Wednesday, 9 May 2018, 11:00
EI 1 (Petritsch Hörsaal)
Gußhausstraße 25, Stiege VIII, 2nd floor

CartoTalk Menno-Jan Kraak: Temporal aspects of O-D matrix visualizations

We are happy to announce a CartoTalk by Menno-Jan Kraak, University of Twente, on  Wednesday, 9 May 2018.

Abstract: The content of an Origin and Destination matrix informs about the nature of movement and connectivity between locations. These could be point locations, like airports, or regions, like countries. The type of movement or flow can be qualitative (different airline flying between two airports) or quantitative (the number of migrants between two countries), or both. Traditionally this type of data is visualized in flowmaps. In these maps flows are often represented by arrows of different colors and width to represent the character of the flow between an origin and a destination. However, flow maps also tent to become quickly visually cluttered. Additional problems arise when time series have to be displayed too. How to solve this problem? A link between alternative visualizations, such as cartograms, chord diagrams, tree maps etc. could be useful, but in some of these alternative approaches the geography gets lost and time is lacking. In our suggested solution we concentrate on the design of alternative visualizations of the matrix itself. The matrix represents attribute space and will be linked to the (flow) map. The presentation will discuss several options on how to include time in these visualizations as well. Among the alternatives are several three-dimensional designs that allow for interaction to brush time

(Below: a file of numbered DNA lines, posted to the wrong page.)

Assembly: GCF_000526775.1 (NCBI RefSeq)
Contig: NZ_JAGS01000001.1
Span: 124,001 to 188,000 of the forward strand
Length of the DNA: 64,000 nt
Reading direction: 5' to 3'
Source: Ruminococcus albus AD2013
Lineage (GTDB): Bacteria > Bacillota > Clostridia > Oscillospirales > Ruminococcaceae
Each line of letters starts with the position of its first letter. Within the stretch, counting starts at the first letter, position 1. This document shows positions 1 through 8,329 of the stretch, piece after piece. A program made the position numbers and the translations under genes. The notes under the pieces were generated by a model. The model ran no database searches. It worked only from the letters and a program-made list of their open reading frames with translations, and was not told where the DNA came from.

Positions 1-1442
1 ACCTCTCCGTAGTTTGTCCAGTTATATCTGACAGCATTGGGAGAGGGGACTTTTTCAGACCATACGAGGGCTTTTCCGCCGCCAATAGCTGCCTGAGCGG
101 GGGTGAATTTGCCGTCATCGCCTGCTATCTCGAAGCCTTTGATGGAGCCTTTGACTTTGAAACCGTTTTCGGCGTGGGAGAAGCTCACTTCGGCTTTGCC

Menno-Jan Kraak is professor of Geovisual Analytics and Cartography at the University of Twente / ITC. Currently he is head of ITC’s Geo-Information Processing Department. He is also President of the International Cartographic Association (ICA) for the period 2015-2019. He wrote more than 200 publications, among them the books ‘Cartography, visualization of geospatial data’ (with Ormeling) , and ‘Mapping time’. He is a member of the editorial board of several international journals in the field of Cartography and GIScience.

Wednesday, 9 May 2018, 10:00
EI 1 (Petritsch Hörsaal)
Gußhausstraße 25, Stiege VIII, 2nd floor

Meet & greet with representatives of all 4 partner universities of the International Master in Cartography

The Research Group Cartography is currently hosting a meeting of representatives of all partner universities of the International Cartography Master program. We are happy to welcome program coordinator Juliane Cron from Technische Universität München, Liqiu Meng from Technische Universität München, Nikolas Prechtel from TU Dresden, and Corné van Elzakker from ITC – University of Twente.

The students from the 7th intake, who are spending the summer semester 2018 at TU Wien, will have the chance to meet the colleagues from Munich, Dresden, and Twente, and to get information about upcoming classes and excursions.

To find out more about the International Master in Cartography, please visit